A series of strain rate models for the Transverse Ranges of southern California were developed based on Quaternary fault slip data and geodetic data from high precision GPS stations in southern California. Topography changes are calculated using the model dilatation rates, which predict crustal thickness changes under the assumption of Airy isostasy and a specified rate of crustal volume loss through erosion. The models were designed to produce graphical and numerical output representing the configuration of the region from 3 million years ago to 3 million years into the future at intervals of 50 thousand years. Using a North American reference frame, graphical output for the topography and faults and numerical output for locations of faults and points on the crust marked by the locations on cities were used to create data in KML format that can be used in Google Earth to represent time intervals of 50 thousand years. As markers familiar to students, the cities provide a geographic context that can be used to quantify crustal movement, using the Google Earth ruler tool. By comparing distances that markers for selected cities have moved in various parts of the region, students discover that the greatest amount of crustal deformation has occurred in the vicinity of the boundary between the North American and Pacific plates. Students can also identify areas of compression or extension by finding pairs of city markers that have converged or diverged, respectively, over time. The Google Earth data also reveals that faults that are not parallel to the plate boundary have tended to rotate clockwise due to the right lateral motion along the plate boundary zone. KML TimeSpan markup was added to two versions of the model, enabling the layers to be displayed in an automatic sequenced loop for a movie effect. The data is also available as QuickTime (.mov) and Graphics Interchange Format (.gif) animations and in ESRI shapefile format.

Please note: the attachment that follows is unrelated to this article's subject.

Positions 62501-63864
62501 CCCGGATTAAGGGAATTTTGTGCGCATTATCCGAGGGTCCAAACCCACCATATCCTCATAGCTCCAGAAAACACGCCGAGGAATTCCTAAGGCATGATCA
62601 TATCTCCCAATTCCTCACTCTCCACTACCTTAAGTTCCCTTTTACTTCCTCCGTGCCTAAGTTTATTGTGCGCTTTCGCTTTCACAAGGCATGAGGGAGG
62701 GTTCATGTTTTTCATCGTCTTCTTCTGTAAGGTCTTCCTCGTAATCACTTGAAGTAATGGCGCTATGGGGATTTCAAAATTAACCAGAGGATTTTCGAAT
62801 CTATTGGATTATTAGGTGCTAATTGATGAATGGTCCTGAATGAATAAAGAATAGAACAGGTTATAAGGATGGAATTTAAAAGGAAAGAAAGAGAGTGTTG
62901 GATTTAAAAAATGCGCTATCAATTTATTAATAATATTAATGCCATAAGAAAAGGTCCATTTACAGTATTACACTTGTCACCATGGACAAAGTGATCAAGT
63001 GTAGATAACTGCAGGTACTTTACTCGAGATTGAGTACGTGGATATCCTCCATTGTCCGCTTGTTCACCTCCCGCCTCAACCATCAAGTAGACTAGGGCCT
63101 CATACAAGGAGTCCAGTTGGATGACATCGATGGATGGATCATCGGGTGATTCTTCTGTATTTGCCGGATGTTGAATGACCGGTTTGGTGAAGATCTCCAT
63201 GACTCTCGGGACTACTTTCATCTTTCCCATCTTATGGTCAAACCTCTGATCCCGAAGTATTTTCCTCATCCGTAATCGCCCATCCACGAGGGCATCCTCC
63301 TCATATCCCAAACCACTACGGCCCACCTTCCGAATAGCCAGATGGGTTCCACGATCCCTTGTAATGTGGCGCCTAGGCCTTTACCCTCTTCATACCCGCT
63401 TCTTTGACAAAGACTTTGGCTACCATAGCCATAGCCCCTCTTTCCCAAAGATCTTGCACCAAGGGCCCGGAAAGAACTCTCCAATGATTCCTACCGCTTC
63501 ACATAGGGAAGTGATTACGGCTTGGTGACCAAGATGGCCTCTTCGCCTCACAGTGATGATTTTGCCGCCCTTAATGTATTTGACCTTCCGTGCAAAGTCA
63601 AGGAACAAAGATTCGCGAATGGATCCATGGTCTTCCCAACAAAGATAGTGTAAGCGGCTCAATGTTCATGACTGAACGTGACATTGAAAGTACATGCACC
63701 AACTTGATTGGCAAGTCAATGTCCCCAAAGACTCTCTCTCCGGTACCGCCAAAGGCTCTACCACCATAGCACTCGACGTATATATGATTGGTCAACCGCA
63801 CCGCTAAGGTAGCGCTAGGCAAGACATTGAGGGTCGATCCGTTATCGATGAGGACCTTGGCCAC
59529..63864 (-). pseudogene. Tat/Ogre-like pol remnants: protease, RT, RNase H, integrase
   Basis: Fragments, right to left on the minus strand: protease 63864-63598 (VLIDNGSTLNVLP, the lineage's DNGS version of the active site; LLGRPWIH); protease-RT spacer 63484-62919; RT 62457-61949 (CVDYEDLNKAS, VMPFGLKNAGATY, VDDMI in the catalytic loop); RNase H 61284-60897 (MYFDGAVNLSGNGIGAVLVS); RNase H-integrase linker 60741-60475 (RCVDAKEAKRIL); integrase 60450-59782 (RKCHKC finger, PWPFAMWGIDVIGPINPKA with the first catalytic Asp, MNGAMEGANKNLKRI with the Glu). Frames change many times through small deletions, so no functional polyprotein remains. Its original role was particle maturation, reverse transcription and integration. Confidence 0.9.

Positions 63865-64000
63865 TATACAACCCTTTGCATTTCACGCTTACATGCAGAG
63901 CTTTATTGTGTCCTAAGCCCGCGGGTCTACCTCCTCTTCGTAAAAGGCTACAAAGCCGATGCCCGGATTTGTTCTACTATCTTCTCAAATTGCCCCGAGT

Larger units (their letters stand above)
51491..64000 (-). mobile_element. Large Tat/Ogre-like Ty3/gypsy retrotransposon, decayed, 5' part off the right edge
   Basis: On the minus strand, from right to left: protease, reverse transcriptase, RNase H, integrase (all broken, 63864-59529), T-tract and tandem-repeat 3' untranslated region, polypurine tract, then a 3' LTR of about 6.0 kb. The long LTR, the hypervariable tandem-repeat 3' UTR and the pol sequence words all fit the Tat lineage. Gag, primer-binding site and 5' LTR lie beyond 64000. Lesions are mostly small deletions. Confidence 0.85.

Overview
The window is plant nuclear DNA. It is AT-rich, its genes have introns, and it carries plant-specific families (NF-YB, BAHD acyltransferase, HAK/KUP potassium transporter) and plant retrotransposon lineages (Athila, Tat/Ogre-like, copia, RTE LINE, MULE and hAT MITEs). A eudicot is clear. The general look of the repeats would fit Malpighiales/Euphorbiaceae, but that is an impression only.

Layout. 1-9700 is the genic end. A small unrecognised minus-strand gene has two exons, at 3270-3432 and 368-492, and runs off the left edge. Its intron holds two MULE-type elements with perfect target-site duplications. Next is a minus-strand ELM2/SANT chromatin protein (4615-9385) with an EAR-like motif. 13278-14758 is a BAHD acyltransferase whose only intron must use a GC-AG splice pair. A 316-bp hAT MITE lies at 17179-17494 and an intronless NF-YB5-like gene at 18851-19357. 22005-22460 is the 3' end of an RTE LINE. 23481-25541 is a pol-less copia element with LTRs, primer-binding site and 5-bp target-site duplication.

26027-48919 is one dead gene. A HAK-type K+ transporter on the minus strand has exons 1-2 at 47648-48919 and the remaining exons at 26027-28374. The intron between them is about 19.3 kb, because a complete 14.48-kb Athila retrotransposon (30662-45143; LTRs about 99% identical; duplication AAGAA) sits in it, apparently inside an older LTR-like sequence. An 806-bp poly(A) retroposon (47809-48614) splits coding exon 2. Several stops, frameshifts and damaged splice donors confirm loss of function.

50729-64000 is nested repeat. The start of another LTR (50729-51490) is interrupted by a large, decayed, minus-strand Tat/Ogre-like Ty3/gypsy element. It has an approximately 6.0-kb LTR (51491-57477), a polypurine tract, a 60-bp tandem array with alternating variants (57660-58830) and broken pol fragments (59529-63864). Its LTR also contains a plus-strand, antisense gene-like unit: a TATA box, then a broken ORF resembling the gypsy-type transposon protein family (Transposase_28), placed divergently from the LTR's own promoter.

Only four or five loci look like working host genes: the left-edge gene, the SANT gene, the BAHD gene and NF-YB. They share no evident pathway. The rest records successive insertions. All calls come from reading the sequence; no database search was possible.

Supporting files:

Thumbnail image of poster: Using THREDDS in My World GIS
Using THREDDS in My World GIS (Acrobat (PDF) 1.5MB Mar3 08)

by David Smith, The GLOBE Program

Accessing On-Line data though THREDDS servers and My World GIS

Screen shot from UNAVCO web page

Using 3D and 4D Exploration and Visualization of Geoscience Data with the GEON Integrated Data Viewer (IDV)

by Stuart Wier, UNAVCO

Live demo of IDV used with online data sources. See the GEON IDV web site at http://geon.unavco.org/